Hourly workers generally have the right to demand compensation for any time committed to their jobs. Workers deserve the promised pay they negotiated when they perform their job as expected by their employer, and they should receive full pay for all of the time that they were at work performing job functions.
The companies that employ hourly workers are often eager to minimize how much they spend on staffing costs. Strategic staff plans and anti-overtime rules play a part in keeping costs low, but some businesses cross the line and violate workers’ rights by making them work without compensation. These businesses may count on a federal rule when trying to steamroll over the rights of their workers, but the rule about unpaid work is different in California than it is in most of the rest of the country.
How does the federal government handle off-the-clock work?
Under the Fair Labor Standards Act (FLSA), employers generally need to accurately record when their staff members are at work and compensate them fully for those hours. However, there are some exceptions. Employers can sometimes abuse these so-called de minimis rule by training staff members to do certain jobs before and after each shift. The de minimus rule is essentially a form of protection for employers that says they don’t have to compensate someone for the time worked when it is a very small amount of time, such as just a few minutes, or when there are minuscule discrepancies between time worked and pay received.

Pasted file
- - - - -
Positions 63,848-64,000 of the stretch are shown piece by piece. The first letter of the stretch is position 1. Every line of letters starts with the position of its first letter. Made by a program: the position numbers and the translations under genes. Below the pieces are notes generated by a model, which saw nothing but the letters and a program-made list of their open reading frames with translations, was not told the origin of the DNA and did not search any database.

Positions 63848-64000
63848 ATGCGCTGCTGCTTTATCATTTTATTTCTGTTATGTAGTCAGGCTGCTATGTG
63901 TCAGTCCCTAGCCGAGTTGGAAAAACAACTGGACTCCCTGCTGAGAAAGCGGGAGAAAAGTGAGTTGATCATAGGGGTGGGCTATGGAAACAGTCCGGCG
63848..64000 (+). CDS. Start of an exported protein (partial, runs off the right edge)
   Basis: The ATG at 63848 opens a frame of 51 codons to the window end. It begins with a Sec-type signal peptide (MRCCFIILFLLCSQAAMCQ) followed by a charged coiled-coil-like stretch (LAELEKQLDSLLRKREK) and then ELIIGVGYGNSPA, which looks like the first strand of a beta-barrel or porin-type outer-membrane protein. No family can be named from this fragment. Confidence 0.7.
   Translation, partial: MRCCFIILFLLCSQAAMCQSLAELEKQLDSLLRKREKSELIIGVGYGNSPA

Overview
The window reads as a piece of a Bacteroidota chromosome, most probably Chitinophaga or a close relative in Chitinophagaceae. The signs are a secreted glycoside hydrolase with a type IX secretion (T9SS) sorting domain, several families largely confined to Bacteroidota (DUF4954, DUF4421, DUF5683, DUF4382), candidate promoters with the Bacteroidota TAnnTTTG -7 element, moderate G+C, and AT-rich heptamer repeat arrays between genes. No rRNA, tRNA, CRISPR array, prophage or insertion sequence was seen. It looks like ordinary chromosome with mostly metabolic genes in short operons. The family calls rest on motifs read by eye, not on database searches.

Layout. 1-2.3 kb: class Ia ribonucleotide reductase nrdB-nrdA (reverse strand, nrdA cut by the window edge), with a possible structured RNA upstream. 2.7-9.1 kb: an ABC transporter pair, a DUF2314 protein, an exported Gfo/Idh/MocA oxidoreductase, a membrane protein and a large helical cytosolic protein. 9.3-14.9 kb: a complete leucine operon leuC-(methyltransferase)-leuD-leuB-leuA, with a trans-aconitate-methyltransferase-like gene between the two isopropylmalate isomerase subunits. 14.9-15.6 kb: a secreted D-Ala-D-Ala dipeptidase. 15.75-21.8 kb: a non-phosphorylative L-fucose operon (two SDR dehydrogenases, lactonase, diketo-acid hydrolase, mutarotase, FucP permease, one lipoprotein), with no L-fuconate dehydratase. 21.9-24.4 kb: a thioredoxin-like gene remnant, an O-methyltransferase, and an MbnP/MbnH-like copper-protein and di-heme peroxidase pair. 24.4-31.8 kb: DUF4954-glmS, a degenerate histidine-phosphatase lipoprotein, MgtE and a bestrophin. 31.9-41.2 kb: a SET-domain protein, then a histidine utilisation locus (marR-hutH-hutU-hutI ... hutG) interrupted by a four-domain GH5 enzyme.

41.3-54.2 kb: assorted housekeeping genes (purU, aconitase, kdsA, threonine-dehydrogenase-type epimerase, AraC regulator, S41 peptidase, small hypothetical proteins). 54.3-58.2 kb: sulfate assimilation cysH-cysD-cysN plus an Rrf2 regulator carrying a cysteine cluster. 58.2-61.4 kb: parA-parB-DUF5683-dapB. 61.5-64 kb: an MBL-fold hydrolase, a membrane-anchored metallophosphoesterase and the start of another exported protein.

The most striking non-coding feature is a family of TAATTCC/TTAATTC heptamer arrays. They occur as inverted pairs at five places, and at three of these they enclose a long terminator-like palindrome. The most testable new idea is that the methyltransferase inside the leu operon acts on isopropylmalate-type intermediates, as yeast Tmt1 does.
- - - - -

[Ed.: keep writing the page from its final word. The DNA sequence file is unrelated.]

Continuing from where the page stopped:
Thankfully, California has a different approach. Employees have taken companies to court and won claims for unpaid wages because of work tasks that may have fallen under the de minimis rule in other states. Any routine job responsibility that employers expect workers to perform should contribute to their total time worked and result in compensation.
Asking workers to clean or do other basic tasks before or after their shifts is an abuse of the hourly wage system and may potentially lead to a successful wage claim in California even though it would not in every other state. Learning about the ways that California wage and hour laws and key state court rulings deviate from federal rules may benefit workers who believe their employers have not properly compensated them for their time worked.